Biographical Sketch of Mary Esther Wilson

Biographical Database of NAWSA Suffragists, 1890-1920

Biography of Mary Esther Wilson, 1878-1924

By Laura Tuennerman, Professor of History, and William Meloy, Research Librarian, California University of Pennsylvania

Suffrage Supporter, Businesswoman

Mary Esther Wilson was born on February 12, 1878 in Princess Anne, Maryland to merchant Levin James Wilson and Mary Evalyn Daugherty Wilson. She was the eldest of three children. According to the 1900 and 1910 censuses, she lived in her parents' Princess Anne home into her early thirties, and worked first as a stenographer and later as a public school teacher.

Around 1911 she moved to Clarksburg, West Virginia following her brother, Dr. James Edward Wilson. James had moved there to practice medicine in 1904 after completing his studies at the College of Physicians and Surgeons in Baltimore. Mary Wilson established herself as a stenographer and auditor, eventually opening offices in the Goff building and starting the partnership of Wilson and Davis, stenographers. In the 1920 census she, and business partner Ethel Jane Davis, are listed as living as roomers in the home of Abram Hall, a Clarksburg dentist.

Wilson was a supporter of the movement to ratify the suffrage amendment in the state of West Virginia. She was one of the signatures on a letter to the President of the State Senate accompanying a petition from 1,709 women of Clarksburg "praying for the ratification of the Federal Suffrage Amendment." She was also, according to multiple sources, a director of the state's ratification committee, working with Chairman, Mrs. Ellis A. Yost. The state ratification committee was associated with the NAWSA.

After the ratification of the 19th amendment Wilson served as the secretary of the West Virginia League of Women Voters. She was also a member of the St Andrews Episcopal Church, and took a leading role in the service work of the Young Women's Christian Association, the Business and Professional Woman's Club and the Women's Club in Clarksburg.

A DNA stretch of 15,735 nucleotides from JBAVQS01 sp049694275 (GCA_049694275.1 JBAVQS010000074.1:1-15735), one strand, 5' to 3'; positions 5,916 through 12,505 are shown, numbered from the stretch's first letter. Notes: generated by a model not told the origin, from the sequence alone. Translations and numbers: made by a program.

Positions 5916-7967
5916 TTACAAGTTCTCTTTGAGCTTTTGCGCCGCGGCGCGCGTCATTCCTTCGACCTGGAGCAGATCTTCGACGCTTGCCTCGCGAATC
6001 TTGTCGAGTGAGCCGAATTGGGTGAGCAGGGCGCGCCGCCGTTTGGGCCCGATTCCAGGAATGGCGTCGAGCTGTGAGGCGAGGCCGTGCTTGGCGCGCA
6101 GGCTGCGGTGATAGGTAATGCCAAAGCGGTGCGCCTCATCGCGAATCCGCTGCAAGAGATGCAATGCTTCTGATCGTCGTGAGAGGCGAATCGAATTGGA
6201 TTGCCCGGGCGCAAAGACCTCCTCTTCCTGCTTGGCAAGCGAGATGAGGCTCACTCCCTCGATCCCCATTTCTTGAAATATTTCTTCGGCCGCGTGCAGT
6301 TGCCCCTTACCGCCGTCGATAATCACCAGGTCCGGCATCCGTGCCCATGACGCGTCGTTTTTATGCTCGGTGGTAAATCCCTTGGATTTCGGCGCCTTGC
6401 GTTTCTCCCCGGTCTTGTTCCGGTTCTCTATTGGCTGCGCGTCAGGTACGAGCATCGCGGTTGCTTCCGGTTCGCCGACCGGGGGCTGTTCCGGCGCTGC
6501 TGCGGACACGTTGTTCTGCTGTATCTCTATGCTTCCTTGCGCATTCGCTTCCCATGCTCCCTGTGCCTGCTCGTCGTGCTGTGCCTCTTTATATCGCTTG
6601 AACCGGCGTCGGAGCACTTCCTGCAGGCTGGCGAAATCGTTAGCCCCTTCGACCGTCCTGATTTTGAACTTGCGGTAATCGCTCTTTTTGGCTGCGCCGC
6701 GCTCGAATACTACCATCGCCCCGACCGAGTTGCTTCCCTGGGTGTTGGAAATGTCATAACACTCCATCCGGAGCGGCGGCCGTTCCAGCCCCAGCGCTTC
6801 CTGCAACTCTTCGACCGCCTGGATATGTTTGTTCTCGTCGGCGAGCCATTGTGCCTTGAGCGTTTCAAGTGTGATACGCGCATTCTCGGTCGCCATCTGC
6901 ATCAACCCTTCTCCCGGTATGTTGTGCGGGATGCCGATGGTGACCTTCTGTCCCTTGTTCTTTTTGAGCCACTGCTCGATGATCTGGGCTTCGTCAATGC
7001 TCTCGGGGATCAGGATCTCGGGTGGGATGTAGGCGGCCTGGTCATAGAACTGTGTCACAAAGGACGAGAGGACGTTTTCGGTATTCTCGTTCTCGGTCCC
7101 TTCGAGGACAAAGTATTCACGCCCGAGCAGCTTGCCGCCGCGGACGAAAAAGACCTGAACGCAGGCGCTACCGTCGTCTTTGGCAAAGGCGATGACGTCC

Only a few years after the ratification of the 19th amendment Wilson died on September 13, 1924 of complications from surgery. Her obituary in the Clarksburg Exponent the following day recognized her as a "prominent business woman." On the day of her death she authored a will leaving Peerless Oil Company stocks to her siblings, and leaving the bulk of her estate - life insurance, stocks, her 50% share in Wilson and Davis and her personal belongings - to her partner, executor, and housemate, Ethel Jane Davis. On the evening of her death, Wilson's body was taken, by overnight train, from Clarksburg to Princess Anne, Maryland where she was buried near her childhood home.

Sources:

1900 U. S. Census, Princess Anne, Somerset County, Maryland, p. 9, Enumeration District 0070. Digital Images. Ancestry.com.

1910 U. S. Census, East Princess Anne, Somerset County, Maryland, p. 3, Enumeration District 0090. Digital images. Ancestry.com.

1920 U. S. Census, Clarksburg Ward 5, Harrison County, West Virginia, p. 22, Enumeration District 0059. Digital images. Ancestry.com.

Callahan, James Morton. Genealogical and Personal History of the Upper Monongahela Valley, West Virginia. Vol. 3. New York: Lewis Historical Publishing, 1912. https://play.google.com/books/reader?id=FGAMAAAAYAAJ&hl.

Callahan, James Morton. History of West Virginia, Old and New. Vol. 2. Chicago: American Historical Society, 1923.

Clarke, Clyde and Laura Miller, eds. Women of 1923 International. New York: Women's News Service 1923. https://books.google.de/books?id=7jwpAAAAYAAJ.

Clarksburg Exponent. "Mary E. Wilson to be Buried Monday at Princess Anne." September 14, 1924.

Division of Vital Statistics. West Virginia State Department of Health. Miss Mary E Wilson [Death Certificate], September 13, 1924. http://www.wvculture.org/vrr/va_view.aspx?Id=168799&Type=Death

Stanton, Elizabeth Cady, Susan B. Anthony, Matilda Joslyn Gage, and Ida Harper. History of Woman Suffrage. Vol. 6. Rochester, New York: Susan B. Anthony and Charles Mann Press, 1881-1922.

Thurston, Karina G. "Lenna Lowe Yost, temperance, and the ratification of the woman suffrage amendment by West Virginia." Master's thesis, West Virginia University, 2009. https://researchrepository.wvu.edu/cgi/viewcontent.cgi?article=1698&context=etd

State Senate. West Virginia. "Extracts From Messages to the Senate In Support or Opposition to the Suffrage Amendment." Senate Journal of the State of West Virginia, Extraordinary Session, 1920. http://www.wvculture.org/history/women/suffrage02.html

Will, Mary E. Wilson, West Virginia, Wills and Probate Records, 1724-1982, Wills, vol 12-13, 1924-1928, Ancestry.com.

The Woman Citizen. "West Virginia Men Urge Ratification." January 17, 2020. https://babel.hathitrust.org/cgi/pt?id=inu.30000098651064

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